The Ethiological Mythos of Russian Empire and Study of Cultural Changes in the Northern Black Sea Region from the 3rd c. BC to the mid-3rd c. AD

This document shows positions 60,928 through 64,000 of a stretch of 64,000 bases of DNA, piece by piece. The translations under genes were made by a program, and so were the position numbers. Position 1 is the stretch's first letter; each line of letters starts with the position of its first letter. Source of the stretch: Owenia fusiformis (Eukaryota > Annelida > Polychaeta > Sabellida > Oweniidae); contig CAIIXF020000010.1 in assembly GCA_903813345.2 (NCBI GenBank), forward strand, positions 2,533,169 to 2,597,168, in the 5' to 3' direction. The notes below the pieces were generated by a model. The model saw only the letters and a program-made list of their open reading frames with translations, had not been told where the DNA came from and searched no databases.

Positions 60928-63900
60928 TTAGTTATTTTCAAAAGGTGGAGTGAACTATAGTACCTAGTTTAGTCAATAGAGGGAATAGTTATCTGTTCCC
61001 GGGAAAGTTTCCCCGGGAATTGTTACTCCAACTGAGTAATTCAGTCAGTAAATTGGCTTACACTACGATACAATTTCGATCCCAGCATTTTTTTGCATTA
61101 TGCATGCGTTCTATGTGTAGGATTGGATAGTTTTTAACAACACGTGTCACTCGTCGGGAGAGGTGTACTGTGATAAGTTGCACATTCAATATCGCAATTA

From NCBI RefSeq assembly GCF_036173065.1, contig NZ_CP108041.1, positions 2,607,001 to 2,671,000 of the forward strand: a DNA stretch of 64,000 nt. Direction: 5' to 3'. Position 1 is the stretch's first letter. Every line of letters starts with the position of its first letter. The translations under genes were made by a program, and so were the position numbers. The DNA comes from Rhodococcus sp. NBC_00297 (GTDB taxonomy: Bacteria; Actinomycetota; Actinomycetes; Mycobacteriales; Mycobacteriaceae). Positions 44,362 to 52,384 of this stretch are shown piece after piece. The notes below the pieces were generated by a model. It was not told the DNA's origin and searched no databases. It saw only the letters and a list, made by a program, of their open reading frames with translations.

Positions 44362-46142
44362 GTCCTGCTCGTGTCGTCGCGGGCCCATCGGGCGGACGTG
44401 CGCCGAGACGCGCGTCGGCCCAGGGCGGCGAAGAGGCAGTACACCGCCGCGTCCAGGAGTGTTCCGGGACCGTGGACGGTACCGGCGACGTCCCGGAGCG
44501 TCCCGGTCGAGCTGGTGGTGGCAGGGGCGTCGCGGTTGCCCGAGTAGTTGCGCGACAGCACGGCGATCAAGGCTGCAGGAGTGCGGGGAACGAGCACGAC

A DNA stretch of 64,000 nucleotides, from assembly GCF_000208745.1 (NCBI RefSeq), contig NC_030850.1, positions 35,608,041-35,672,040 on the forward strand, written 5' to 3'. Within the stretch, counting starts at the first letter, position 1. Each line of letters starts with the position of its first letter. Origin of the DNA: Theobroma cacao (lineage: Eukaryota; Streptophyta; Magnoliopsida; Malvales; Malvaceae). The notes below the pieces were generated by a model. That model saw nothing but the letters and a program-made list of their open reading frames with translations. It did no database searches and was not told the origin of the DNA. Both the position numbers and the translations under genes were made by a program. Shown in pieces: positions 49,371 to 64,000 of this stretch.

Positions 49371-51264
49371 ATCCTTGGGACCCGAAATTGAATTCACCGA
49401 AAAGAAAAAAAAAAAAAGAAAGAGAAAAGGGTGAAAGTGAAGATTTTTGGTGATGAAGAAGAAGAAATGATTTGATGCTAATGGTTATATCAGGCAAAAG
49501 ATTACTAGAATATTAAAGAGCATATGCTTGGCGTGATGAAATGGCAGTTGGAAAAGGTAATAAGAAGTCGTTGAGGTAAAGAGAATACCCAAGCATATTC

The cultural change in the ‘Barbarian’ world of the North Pontic region from the 3rd century BC to the mid-3rd century AD did not belong to a special field of interest of ancient authors. Antique narratives contain only information about certain manifestations of such processes. In Russia, the interest in studying of cultural changes that took place in the steppes of Eastern Europe in antiquity appeared in the early 18th century, in connection with the accession of new territories in East and West. The core of the cultural-historical model, which was formed and then developed in the Russian historical science, was the idea of a constant change of peoples in the Northern Black Sea region, and about the historical role of this region as a buffer zone between East and West. On this basis, there was formed an etiological myth of the Russian empire, in fact justifying its impressive size, its length along the metageographical axis of Eurasia, and its historical role in destinies of Europe. This concept has received its final form at the early 20th century in works of Mikhail Rostovtsev.